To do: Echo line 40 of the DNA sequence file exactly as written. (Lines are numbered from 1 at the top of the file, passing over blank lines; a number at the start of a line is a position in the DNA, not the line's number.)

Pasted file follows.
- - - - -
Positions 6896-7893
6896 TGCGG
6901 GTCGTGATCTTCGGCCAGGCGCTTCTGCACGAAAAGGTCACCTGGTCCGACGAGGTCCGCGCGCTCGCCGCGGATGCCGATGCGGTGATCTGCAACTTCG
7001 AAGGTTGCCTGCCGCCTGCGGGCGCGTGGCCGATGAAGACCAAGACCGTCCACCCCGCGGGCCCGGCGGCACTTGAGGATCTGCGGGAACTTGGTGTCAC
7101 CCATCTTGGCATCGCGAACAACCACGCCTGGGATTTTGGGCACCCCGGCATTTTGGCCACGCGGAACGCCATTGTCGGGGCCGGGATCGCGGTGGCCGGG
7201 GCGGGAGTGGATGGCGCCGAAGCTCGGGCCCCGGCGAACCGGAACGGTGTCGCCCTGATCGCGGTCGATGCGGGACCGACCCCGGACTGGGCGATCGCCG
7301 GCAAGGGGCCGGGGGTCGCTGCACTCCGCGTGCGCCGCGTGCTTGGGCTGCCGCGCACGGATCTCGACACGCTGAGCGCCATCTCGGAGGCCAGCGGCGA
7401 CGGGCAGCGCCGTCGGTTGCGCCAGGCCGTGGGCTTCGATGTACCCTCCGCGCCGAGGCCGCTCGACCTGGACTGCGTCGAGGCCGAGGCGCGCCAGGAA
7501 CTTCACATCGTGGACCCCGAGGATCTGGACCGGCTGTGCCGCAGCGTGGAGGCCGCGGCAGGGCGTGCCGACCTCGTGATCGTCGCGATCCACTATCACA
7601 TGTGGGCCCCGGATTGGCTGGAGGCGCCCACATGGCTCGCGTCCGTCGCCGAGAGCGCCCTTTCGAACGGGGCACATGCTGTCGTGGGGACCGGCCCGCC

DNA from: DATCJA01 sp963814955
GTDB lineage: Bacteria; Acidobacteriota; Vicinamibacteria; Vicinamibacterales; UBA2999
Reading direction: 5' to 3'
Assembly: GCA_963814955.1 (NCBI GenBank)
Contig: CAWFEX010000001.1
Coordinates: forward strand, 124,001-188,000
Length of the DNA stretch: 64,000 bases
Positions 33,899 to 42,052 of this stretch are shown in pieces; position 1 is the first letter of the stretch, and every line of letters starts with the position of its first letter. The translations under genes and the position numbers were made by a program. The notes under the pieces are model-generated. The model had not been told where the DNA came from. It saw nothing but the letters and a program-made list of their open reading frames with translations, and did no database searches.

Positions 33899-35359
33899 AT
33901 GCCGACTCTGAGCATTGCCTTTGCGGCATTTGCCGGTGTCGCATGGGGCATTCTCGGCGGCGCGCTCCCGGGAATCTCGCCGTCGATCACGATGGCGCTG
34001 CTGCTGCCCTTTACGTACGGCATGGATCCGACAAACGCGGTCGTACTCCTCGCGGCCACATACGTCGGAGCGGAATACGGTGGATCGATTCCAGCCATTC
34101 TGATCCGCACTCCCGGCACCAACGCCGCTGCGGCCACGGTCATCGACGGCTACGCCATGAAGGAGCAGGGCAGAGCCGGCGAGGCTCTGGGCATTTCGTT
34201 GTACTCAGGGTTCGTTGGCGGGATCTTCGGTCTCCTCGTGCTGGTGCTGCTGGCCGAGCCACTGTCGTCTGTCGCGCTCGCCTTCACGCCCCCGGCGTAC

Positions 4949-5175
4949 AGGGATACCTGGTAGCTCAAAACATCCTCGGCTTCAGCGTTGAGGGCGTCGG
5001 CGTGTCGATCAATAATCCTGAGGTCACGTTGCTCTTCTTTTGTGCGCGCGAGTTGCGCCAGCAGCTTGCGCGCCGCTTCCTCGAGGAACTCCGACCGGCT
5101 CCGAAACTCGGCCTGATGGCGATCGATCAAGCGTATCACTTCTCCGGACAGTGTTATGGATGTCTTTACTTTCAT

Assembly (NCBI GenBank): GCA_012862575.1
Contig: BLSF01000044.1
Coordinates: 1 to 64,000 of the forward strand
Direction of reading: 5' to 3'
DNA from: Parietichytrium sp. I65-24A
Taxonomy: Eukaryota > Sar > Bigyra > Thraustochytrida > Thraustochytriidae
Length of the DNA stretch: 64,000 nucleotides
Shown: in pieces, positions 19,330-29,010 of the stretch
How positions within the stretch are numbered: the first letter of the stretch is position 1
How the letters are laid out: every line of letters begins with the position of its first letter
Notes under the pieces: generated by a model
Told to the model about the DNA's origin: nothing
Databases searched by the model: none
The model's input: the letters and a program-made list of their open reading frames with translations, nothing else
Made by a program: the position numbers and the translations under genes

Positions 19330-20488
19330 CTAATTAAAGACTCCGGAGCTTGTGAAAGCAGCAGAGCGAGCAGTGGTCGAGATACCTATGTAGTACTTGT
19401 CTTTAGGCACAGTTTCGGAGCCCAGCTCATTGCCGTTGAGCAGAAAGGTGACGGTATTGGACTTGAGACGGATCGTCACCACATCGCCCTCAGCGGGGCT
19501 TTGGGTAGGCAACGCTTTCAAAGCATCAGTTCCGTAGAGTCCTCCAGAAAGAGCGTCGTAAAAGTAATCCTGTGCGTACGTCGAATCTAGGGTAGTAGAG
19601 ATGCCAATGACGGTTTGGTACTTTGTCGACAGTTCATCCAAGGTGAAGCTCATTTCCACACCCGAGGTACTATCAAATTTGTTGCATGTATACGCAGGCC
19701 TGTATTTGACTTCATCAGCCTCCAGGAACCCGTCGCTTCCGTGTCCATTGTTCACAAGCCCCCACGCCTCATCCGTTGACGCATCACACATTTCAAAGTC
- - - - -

Told to the model about the DNA's origin: nothing